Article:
Friday, March 22, 2013

Album Review: Technimatic - Mirror Image

Album Rating: B-
There comes a time when music becomes so generic that nothing can save it. No matter how beautiful the production, how well the lead singer can croon or snarl, or how catchy the music, the drab nature of the songwriting and implementation of the music overrides all positive qualities. Last year, this was most noticeable in Imagine Dragons' Night Visions, though a lesser version of this strict adherence to formula was also visible in albums like Enei's Machines and Feed Me's Escape From Electric Mountain, among others. No matter how fun and well-produced every song on each of these releases was, there was an overwhelming sameness and stringent following of genre tropes which cancelled out the good in these releases, resulting in three average albums which displayed a frustrating amount of potential. It's always sad to see music like this, when songs are so nice to listen to, yet so damn average at the same time - this phenomenon happens all too often in music, as it always has, and it's very disappointing when it does.

Thankfully, Technimatic's Mirror Image EP isn't quite as generic as the music about which the above paragraph complains. Unfortunately, it's just a bit too far into the gray area between refreshingly good and painfully average for this reviewer's liking. Much like the aforementioned albums, the production is absolutely gorgeous. The well-respected British duo has always produced top-notch liquid drum & bass, both during their time as solo producers (Technicolour and Komatic) and during the brief period the two have been together, and this EP is no different from what their fans have probably been expecting. The title track demonstrates this to a T, as twinkling piano lines shimmer over a thumping bassline and pristine female vocals. Really, though, all the tracks here have the stellar production the duo is known for. From the beautiful synth notes of "The Unspoken" to the atmospheric brilliance of "Sheltered Storm," the whole release is a lush drum & bass soundscape, filled to the brim with dazzling chords. Unfortunately, therein lies the problem with Mirror Image. All four tracks stumble into the all-too-common liquid DnB trap of having similar structures and ideas which don't hold up well over the length of a full release. Every main section's main focus is a thundering bassline, and every song has similar vocals, piano chords, and drums. The drums are especially frustrating, as there is absolutely nothing special about them - they may as well have been ripped straight out of any other liquid song around. The synths are all too similar, the effects are all too familiar, and even the basslines seem EQed and utilized exactly the same way through every track.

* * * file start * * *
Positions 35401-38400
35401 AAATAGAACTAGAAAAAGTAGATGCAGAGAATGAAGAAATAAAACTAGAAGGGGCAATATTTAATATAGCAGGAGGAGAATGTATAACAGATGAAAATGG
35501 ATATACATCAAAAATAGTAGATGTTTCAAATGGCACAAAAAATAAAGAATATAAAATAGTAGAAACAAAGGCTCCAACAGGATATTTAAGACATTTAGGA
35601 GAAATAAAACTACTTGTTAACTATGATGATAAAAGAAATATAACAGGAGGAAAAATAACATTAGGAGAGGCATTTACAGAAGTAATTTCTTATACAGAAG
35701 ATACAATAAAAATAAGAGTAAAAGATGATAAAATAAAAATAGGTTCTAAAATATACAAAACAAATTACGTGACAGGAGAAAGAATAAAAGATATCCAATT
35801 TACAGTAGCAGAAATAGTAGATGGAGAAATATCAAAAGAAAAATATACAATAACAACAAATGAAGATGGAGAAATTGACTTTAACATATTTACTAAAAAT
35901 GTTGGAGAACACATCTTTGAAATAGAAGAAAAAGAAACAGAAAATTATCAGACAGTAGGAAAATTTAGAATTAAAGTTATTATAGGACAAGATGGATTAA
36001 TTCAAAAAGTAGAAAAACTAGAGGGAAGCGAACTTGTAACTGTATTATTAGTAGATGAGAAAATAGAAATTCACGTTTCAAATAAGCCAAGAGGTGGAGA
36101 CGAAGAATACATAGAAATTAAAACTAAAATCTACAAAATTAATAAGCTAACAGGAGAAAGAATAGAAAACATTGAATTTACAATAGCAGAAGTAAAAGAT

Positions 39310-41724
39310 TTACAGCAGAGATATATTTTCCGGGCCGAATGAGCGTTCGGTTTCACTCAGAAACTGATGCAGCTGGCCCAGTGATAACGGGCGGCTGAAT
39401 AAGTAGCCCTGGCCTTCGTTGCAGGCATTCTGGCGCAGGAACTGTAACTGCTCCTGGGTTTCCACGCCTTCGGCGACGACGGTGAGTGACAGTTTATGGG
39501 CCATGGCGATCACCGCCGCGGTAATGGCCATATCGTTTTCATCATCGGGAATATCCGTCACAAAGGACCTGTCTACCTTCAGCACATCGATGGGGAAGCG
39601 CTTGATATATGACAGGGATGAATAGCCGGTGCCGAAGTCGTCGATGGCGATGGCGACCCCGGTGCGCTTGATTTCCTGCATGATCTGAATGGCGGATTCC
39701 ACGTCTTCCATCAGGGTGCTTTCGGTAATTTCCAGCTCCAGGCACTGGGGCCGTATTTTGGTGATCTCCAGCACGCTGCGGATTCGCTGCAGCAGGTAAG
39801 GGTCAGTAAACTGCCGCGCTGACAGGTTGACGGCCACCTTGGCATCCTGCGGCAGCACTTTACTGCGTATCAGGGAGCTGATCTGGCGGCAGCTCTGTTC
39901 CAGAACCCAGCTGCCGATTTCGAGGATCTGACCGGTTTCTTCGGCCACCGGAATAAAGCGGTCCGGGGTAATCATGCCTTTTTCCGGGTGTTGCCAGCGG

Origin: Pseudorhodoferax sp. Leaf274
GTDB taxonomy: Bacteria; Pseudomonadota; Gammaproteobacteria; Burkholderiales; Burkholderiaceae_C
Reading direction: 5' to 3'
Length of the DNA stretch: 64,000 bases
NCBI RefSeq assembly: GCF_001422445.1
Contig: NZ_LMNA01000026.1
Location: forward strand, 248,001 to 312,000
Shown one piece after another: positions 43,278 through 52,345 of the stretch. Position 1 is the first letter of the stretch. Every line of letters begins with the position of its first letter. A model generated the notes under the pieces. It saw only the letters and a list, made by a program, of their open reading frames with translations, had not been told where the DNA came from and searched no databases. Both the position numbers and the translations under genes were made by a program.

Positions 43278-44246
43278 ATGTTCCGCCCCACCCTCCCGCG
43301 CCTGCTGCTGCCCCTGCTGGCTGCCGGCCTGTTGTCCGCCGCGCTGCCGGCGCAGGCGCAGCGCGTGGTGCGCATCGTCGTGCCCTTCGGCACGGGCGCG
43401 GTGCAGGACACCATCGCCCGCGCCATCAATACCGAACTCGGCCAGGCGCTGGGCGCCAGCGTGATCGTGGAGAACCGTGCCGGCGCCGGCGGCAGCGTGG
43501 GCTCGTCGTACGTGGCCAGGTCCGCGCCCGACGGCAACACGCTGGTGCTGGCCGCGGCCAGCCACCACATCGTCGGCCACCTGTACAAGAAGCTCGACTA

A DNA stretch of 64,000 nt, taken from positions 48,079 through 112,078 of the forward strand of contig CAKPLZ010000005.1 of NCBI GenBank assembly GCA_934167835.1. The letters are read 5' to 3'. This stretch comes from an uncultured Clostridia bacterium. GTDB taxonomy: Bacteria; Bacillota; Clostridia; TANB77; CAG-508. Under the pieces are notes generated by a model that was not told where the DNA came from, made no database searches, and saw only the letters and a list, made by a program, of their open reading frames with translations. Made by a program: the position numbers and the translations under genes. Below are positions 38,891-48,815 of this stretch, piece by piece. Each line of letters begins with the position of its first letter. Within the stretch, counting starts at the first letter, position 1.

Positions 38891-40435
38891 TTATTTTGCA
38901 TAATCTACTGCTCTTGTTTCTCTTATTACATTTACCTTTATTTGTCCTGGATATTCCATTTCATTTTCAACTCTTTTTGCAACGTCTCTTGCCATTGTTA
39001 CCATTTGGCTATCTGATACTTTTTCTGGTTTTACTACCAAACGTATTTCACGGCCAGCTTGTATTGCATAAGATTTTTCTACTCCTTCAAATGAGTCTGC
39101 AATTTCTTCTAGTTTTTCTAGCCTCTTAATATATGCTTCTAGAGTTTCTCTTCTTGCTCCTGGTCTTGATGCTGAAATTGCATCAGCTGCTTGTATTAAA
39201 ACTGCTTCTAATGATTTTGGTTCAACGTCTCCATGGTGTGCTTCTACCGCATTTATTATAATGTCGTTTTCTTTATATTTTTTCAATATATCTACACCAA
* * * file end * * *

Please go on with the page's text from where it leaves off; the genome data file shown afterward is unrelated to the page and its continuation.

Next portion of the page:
I suppose that enjoying liquid drum & bass is always a struggle like this - finding the subtle beauty in songs that are at least superficially far too alike and appreciating all of the gorgeous elements that go into every song like these. However, as we saw with Naibu's Fall EP, there are ways to skirt around the formulaic nature of the genre and succeed. Technimatic, for all the razzle-dazzle their top-notch production shows, have not succeeded in a way that continues to be satisfying even after many listens. Though it's still a good EP (and thankfully not nearly as generic as Night Visions), Mirror Image simply fails to separate itself from all the other liquid out there. It's a bit disappointing, honestly, and it seems reasonable to have expected more from such a young and promising duo as these men. Unfortunately, these expectations were not met, and as a result Mirror Image was a good EP that could have been so much better.


1. Mirror Image
2. The Unspoken
3. Not Far To Go
4. Sheltered Storm

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